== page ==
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Mangino Out at Kansas

News broke late last night as Edge and I were enjoying each other’s music knowledge on a little thing I like to call XBox Live that the axe man cameth for yet another coach in FBS… and I certainly hope he brought his flatbed.

Mark Mangino, the head coach at Kansas, announced his “resignation” yesterday, and while technically not a firing, I think you’d be hard pressed to find any who don’t believe this wasn’t one of those situations where some sort of deal was brokered to save face for Mangino, the University, and the players Mangino has allegedly treated like complete dogshit during his time in Lawrence.

Mangino’s record, at 50-48 is far from Earth shaking by most standards, but he took a program that was universally regarded as one of the bottom programs in FBS and restored it to some level of respectability. 4 Bowls for Mangino, winning 3 of them, and a BCS trip and Coach of the Year honors in 07 highlight his resume, and it is an impressive one.

Unfortunately for Mangino, as we talked about a bit last week, two things collided this season that were simply unrecoverable. The late season skid, 7 in a row started by a demoralizing loss to Colorado, wasn’t damning in and of itself. The allegations of player abuse, general dickheadedness, and anger issues raised amidst that skid, though, in combination with each loss, was simply too much for the program or Mangino to recover from. One or the other could have been avoided. Both together brought a Titanic like collision, and there was no recently married debutante with a dresser door for Mangino to clutch.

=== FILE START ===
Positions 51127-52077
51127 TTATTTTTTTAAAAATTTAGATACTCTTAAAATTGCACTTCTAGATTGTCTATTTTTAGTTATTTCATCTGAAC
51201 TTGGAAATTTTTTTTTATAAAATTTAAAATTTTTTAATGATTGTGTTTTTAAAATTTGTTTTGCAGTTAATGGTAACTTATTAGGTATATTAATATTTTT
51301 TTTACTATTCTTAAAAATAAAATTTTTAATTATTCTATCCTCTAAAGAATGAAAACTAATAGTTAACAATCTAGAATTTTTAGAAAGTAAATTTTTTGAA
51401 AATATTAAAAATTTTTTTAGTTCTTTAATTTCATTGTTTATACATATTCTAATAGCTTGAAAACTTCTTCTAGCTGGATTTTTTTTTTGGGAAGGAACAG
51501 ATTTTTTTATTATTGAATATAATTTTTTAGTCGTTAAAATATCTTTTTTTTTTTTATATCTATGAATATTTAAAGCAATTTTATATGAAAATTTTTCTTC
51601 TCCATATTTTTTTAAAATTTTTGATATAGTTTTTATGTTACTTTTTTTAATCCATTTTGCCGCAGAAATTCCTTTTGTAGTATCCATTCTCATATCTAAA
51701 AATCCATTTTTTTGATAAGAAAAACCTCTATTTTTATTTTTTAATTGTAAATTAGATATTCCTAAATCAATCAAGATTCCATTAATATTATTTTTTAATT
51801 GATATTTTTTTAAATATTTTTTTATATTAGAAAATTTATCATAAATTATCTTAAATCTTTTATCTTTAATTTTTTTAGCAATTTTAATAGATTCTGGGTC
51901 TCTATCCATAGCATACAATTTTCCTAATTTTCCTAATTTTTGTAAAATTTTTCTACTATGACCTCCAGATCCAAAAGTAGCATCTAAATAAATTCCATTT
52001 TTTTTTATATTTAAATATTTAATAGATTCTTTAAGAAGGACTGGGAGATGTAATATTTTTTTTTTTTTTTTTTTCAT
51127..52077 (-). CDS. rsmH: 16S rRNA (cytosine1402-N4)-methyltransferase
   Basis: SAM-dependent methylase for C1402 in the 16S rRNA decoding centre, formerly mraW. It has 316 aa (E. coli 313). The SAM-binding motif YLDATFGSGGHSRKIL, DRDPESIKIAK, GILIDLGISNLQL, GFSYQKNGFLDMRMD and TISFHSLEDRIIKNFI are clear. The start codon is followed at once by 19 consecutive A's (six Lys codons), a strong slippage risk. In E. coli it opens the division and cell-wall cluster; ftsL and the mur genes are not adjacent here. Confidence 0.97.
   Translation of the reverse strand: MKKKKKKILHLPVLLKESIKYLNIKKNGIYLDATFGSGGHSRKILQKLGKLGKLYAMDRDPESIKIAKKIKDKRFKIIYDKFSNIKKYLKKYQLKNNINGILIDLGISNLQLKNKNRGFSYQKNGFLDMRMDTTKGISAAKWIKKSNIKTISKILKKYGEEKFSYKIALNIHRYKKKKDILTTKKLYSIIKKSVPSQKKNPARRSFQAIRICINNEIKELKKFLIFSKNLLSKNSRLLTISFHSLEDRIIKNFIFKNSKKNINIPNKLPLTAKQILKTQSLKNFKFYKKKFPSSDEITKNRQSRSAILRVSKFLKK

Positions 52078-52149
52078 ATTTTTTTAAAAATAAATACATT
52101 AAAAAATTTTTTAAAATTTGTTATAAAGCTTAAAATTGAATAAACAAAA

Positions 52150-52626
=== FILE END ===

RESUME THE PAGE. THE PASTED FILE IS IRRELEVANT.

This firing (because let’s call it what it was), or more specifically, the reasons behind it certainly brings up an interesting conversation about whether or not on-field performance is some sort of absolve for any off-field transgressions or issues. I find it challenging to believe that these sorts of problems or severe outbursts became known only this season. What is more likely is players, administrators, and boosters simply looked the other way as the wins, Bowl trips, and conference division titles rolled in. When those stopped, suddenly the 500-pound gorilla (pun?) needed to be handled.

Of course, this isn’t a shock to anyone who follows athletics. There is example after example after example of problem behavior overlooked or in some cases rewarded simply because the athletic achievements of the team were so numerous or impressive. What is curious, at least to me, is the double standard that exists the opposite way. How many times has a coach been let go and the mantra has been some version of, “He was a damn nice guy… he just couldn’t win football games.” Bill Lynch… paging Bill Lynch… this metaphor is ready for you.

Perhaps the saddest thing in all of this is somewhere in Kansas a recent mother needs to update the wardrobe of a certain baby. A baby we have all come to know and love. A baby that as of this moment, is a ship with no harbor. Godspeed, Baby Mangino….

That brings our total Axe-Man Victims of 2009 to 11.

2009 Axe Man Victims
JD Brookhart – Akron
David Elson – Western Kentucky
Al Groh – Virginia
Steve Kragthrope – Louisville
Mark Mangino – Kansas
Mike Sanford – UNLV
Mark Snyder – Marshall
Dick Tomey – San Jose State
Charlie Weatherbie – Louisiana-Monroe
Charlie Weis – Notre Dame
Tommy West – Memphis

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2 Responses

  1. Dag-gum, you forgot Bobby Bowden. While not technically “axed”, he is nonetheless a former coach.

  2. Bowden will get the OTP treatment soon enough.

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